Sandy Hook

Sandy Hook

Monday, September 28, 2009

Technology's Impact on Young Americans: Part II

Part II of this short series is an example of starting a project with one hypothesis and ending with a radically different one.

Let's begin with how Mark Bauerline claims he reached his conclusions in The Dumbest Generation: How the Digital Age Stupefies Young Americans and Jeopardizes Our Future (or, Don't Trust Anyone under 30). The book is full of reports from government agencies, foundations, survey firms, and scholarly institutions. Working independently of each other they generally reach the same conclusions, so Bauerline argues. Maybe so, but the author never really links these studies to the age of technology.

The following assertions in the introduction were what piqued my interest.

"We have entered the Information Age, traveled the Information Superhighway, spawned a Knowledge Economy, undergone the Digital Revolution, converted manual workers into knowledge workers, and promoted a Creative Class, and we anticipate a Conceptual Age to be.

Yet, young Americans "don't know any more history (than their predecessors), or civics, economics or science, literature or current events. They read less on their own, both books and newspapers, and you would have to canvass a lot of college English instructors and employers before you found one who said they compose better paragraphs."

Pretty heady stuff. I thought I'd lost my mind after scanning all those damn statistics and studies. And so badly written by anyone's standards, especially by an English professor. I'm not the best writer in the world and I make my fair share of mistakes, but Lordy, I wonder how his students survive. Emory University isn't exactly your community college.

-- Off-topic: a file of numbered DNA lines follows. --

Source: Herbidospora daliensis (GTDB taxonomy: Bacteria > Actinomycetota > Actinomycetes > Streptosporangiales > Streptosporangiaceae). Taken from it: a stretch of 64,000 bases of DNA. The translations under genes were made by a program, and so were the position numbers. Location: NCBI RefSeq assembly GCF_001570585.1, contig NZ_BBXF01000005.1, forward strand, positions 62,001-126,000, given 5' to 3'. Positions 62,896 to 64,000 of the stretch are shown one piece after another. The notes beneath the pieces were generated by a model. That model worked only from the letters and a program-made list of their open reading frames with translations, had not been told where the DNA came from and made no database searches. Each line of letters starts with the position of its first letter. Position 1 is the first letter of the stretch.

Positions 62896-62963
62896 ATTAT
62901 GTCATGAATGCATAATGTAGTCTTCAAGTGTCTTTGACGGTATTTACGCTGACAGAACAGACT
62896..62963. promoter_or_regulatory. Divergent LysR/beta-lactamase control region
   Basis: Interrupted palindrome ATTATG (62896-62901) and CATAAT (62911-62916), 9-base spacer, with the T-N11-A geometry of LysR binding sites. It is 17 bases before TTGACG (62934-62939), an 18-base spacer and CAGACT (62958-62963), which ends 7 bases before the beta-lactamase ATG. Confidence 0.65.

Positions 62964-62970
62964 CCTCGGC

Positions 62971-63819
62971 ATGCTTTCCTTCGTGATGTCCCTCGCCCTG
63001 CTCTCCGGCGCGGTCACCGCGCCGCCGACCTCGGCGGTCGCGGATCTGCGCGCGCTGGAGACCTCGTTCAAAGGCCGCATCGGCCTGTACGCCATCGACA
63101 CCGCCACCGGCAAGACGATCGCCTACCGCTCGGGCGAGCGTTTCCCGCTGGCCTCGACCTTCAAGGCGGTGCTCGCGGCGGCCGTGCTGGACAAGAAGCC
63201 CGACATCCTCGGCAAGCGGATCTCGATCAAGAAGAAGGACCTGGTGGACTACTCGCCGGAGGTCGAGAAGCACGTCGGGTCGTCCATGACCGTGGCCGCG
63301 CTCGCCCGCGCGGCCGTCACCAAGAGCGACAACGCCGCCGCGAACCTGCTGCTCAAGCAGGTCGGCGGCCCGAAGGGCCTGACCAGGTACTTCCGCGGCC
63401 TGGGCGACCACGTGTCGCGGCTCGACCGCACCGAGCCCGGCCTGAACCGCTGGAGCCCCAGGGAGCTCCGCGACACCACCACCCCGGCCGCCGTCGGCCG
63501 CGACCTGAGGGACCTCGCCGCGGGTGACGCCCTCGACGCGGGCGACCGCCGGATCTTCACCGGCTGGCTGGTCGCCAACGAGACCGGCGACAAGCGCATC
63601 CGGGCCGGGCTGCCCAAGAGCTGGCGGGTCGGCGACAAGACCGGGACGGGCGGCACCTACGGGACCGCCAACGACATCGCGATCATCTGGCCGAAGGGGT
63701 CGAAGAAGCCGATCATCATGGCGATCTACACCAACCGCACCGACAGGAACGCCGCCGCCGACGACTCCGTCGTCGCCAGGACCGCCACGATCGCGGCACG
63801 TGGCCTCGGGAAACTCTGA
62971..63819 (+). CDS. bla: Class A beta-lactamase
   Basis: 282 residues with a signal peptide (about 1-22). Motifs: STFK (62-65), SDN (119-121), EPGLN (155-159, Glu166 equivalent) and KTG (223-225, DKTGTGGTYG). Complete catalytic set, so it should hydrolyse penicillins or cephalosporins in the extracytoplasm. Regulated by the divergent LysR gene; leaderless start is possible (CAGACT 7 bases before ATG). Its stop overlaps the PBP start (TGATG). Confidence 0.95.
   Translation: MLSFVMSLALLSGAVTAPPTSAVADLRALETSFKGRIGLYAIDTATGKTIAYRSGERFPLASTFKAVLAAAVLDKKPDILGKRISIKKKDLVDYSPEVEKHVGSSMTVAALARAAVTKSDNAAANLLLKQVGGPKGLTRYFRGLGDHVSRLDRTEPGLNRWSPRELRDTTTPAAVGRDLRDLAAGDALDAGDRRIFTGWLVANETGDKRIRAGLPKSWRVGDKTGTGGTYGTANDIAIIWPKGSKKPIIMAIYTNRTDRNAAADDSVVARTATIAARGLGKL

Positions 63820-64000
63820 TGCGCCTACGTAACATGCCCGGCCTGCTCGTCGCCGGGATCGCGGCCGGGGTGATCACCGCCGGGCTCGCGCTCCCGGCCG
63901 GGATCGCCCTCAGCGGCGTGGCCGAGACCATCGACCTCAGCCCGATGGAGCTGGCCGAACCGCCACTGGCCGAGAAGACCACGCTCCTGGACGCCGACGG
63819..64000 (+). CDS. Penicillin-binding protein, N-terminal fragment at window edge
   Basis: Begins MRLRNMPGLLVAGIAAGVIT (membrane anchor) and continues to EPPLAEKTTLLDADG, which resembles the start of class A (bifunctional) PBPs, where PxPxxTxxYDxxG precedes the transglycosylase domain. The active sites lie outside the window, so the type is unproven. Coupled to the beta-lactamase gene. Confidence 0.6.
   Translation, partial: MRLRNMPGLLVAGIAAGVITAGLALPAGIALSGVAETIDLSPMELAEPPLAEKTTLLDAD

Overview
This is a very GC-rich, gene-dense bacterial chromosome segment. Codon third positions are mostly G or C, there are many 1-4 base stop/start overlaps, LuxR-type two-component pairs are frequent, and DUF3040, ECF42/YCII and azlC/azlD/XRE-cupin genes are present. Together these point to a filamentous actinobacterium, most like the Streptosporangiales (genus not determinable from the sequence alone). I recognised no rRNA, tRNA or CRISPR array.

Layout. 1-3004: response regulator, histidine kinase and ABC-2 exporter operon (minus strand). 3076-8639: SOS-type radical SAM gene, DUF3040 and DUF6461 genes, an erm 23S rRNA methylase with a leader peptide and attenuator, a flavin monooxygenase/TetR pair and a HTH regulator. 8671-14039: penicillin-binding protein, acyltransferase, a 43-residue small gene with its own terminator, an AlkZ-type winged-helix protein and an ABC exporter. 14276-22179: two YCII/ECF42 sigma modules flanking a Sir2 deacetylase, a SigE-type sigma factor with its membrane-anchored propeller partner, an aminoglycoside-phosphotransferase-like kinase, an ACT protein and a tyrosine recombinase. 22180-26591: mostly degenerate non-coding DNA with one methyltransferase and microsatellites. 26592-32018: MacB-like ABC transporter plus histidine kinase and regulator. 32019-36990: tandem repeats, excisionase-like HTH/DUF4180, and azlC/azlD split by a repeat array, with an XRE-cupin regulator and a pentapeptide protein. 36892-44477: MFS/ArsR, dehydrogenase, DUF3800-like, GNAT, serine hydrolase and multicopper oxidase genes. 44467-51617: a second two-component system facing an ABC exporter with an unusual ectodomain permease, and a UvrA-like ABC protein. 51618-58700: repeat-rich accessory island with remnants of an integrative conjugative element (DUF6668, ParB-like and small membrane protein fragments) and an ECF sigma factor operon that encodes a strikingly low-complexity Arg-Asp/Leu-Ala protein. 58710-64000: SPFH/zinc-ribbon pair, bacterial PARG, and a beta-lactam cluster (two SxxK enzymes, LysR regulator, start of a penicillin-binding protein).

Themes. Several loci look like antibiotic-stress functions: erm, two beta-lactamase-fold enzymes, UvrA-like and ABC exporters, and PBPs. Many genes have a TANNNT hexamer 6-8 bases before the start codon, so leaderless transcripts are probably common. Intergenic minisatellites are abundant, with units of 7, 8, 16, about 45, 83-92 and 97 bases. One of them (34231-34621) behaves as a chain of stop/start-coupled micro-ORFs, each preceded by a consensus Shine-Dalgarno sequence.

After sweating and suffering through hours of tedium, I used technology to find book reviews to make sure I wasn't going totally batty. Only one of the four I read--The Los Angeles Times—failed to see what Bauerline didn't do: actually connect technology to the dumbing down of young Americans. Like the author, I'm sure others decry the vast wasteland of social sites such as Facebook, but that doesn't mean all the youngsters who use it have noodles for brains. I'll even confess to using it. What better way to keep up with my red-headed daughters—one in California and one in Boulder? And they're pretty damn bright.

Bauerline seems to have a major case of burn-out. He appears to be angry and very bitter. Maybe he should find another line of work because our youngsters just ain't that bad.

Bottom line: don't rush out and buy this book.


  1. Wow. Some of those run-on sentences are worse than my own. I feel a tiny bit better.

    More seriously, run-on sentences are the common downfall of writers who should know better. My own come from a thought process that careens out of control at every opportunity. I'm sure the diarrhea of the word processor doesn't help. I talk too much as well. So it's probably natural I write to much.

    Academic types (or wannabe academic types like myself) frequently think in long, meandering style and make frequent obscure connections between facts. This can make an English professor look bad when he makes the mistake of trying to write.

    His editor, though, should have caught him.

  2. I grew up in the academic community and was married to one for a brief time. While some tended to think in long meandering style, most don't. Short, sweet and to the point seems more the norm the norm. Certainly there were exceptions.

  3. thanks for stopping by Leslie, please don't be a stranger! I am guilty of neglecting my blogroll too, not much spare time on my hands during the week!